Author’s Note: I wrote this piece for an upcoming anthology called Trans Bodies Trans Selves. The topic was being a trans immigrant, which I integrated with having non-binary gender. Enjoy!
When my life officially began on April 23rd 1986 in Mexico City, Mexico, I was a girl. The doctor peeked between my legs and proclaimed it so. Nobody questioned it much, except me; silently, of course.
From pre-kinder to 12th grade, fifteen years of an American School education branded me as an outcast in the greater Mexican culture. I grew up devouring Amelia Bedelia and Roald Dahl and singing along to the latest Disney hits. My failure to identify with fellow estrogen-bearing beings further accentuated my alienation, rendering the idea of friendship into little more than a fantasy. By the time I was 7 I decided I’d be going to Harvard, and maintained the secretly harbored wish that, like Pinocchio, I would someday turn into a real boy.
Thus the decision to leave my home and my country for a prestigious American university was a simple one; at least it was the only lifelong dream that still had a chance of becoming a reality.
“But you don’t look Mexican.”
“Are your parents Mexican?”
And my favorite: “I have a friend in Albuquerque.”
At first unexpected, these responses soon became the norm whenever an American asked where I was from. With my white skin and blue eyes I float by the American social fabric inconspicuously; nobody ever gives me a second glance when I order coffee with my flawless American English that I’ve been perfecting since I was three.
Despite blending in, on most days there is always that one small reminder that I’m not from around here. The way I say ‘latte’ with a flat ‘e’ at the end. The way I’m caught off guard when someone shies away from a hug. The US government, especially, loves to remind me that despite having lived my entire adult life in this country, I’m still just a temporary visitor, endlessly destined to trudge through paperwork just to prove I actually belong here. Begrudgingly welcome – but not really – even though I pay taxes for services I’m not even entitled to.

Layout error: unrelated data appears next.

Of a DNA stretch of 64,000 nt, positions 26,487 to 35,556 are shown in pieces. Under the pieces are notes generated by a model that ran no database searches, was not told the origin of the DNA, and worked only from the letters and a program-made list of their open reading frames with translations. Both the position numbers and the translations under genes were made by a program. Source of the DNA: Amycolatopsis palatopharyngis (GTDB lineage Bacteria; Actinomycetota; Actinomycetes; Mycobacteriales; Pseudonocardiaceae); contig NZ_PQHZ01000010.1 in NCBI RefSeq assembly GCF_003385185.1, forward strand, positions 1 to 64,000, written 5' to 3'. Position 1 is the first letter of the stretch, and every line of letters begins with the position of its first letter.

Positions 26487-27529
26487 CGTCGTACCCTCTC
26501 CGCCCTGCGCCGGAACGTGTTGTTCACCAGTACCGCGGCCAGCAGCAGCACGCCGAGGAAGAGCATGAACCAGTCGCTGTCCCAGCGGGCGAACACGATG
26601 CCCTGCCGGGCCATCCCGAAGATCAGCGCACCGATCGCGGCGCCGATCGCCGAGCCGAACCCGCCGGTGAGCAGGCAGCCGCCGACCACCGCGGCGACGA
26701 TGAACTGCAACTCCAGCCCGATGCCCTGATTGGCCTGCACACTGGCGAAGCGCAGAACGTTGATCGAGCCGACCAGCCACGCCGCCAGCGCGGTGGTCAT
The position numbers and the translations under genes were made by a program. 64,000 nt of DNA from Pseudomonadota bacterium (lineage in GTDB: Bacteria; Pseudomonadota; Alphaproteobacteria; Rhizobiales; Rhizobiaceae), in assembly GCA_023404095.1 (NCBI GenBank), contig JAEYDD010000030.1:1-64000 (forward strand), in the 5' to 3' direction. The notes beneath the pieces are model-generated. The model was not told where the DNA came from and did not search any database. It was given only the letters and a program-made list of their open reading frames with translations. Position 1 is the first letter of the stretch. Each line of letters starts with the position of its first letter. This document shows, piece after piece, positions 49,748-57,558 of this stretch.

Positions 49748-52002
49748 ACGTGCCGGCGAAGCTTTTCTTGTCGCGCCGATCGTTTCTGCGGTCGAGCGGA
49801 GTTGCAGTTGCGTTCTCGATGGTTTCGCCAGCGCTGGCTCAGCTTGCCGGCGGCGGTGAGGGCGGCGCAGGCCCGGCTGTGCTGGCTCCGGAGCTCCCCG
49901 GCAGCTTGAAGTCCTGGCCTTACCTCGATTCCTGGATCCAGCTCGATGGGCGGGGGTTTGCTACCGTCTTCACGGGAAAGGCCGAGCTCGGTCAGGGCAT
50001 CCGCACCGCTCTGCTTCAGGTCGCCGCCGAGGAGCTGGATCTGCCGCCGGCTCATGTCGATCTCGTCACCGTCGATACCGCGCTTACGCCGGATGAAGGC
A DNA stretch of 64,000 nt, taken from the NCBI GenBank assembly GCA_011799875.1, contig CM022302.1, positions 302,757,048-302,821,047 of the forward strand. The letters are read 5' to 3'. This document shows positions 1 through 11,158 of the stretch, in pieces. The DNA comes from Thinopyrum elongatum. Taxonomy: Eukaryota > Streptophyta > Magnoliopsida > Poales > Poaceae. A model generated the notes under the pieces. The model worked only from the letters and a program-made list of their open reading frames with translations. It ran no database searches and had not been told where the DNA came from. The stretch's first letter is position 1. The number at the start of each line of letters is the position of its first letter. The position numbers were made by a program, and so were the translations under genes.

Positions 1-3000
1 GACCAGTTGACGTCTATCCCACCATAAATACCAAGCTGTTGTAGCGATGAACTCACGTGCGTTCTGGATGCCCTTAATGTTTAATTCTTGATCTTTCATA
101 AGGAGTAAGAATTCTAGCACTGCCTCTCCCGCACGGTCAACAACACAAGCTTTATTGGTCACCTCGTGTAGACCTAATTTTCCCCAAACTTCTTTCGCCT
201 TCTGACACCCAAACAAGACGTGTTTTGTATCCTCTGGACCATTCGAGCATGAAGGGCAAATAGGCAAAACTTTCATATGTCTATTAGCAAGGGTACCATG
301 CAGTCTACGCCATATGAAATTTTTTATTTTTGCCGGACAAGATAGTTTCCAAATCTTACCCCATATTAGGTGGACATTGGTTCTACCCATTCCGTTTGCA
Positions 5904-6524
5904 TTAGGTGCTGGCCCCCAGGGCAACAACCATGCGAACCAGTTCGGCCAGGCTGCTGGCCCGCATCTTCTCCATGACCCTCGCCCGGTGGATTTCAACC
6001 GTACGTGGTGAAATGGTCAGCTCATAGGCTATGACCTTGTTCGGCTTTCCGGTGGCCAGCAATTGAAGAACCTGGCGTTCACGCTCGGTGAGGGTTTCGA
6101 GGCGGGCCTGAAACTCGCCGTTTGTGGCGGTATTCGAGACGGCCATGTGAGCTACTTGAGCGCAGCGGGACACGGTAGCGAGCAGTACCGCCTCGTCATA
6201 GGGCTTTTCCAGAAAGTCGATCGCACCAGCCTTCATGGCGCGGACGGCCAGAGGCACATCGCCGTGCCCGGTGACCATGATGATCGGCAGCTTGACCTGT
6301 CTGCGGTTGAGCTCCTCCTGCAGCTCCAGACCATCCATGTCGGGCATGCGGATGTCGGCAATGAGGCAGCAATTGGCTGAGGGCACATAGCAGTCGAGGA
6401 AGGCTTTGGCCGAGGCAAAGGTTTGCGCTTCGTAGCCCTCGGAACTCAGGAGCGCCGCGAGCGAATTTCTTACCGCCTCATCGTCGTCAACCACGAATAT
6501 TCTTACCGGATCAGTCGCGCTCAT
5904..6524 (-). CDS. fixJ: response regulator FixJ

Yet I could never return to Mexico without feeling handicapped. I don’t even know how to say ‘friend request’ in Spanish, let alone navigate a cultural terrain I haven’t set foot in in nearly 10 years. Not to mention the friends I’ve made, the career I’ve built, and the home my partner and I have nourished, are all impossible to transplant.
I grew up in Mexico, but I came of age in the United States. My transition into adulthood brought alongside it another kind of transition. In college, I discovered what it means to be transgender.
After graduation, my significant other and I prepared for our cross-country move from Philadelphia to San Francisco. As we packed up our house, my gender was also being stuffed into boxes whose contents would shift the course of my identity when unwrapped. Figuring out that I wasn’t really a girl – and that I could do something about it – was just the first hurdle in an infinite race against the gender binary.
My gender is best described as not female and not male; a true exercise in logic. It’s a rainbow: a refraction of light you’re certain you see yet sure you can’t ever touch. It exists without form. I’ve had to create something out of nothing.
Surgery has had irreversible effects on my body; it’s now physically impossible to go back to the sex I once was. Not to mention socially cementing my identity as being part of the other side: I’ve stood in front of a judge declaring M is the correct initial for my driver’s license. Yet no matter how many times my co-workers refer to me as he, I’ll still look my father’s 16-year old son, and never like my father, because I refuse to grow up to be a man.
Even though my lack of facial hair and diminutive stature will forever prompt double takes whenever I walk into either bathroom, I’m comfortable where I am, finally happy to just be me. But the evidence of where I’m from will always remain, even though I don’t belong there anymore. Stranger in a home land; home in a strange land.
Nowadays people don’t look between my legs, yet they still proclaim that I’m a girl. Or a boy. Perhaps a young man. Their confidence has been shaken, to say the least. And sure, I voted once for a president, but I’m not a real Mexican anymore, despite what my birth certificate says. Someday, when I finally obtain a US passport, it will never say that I was female; it’ll say that I’m a real American man.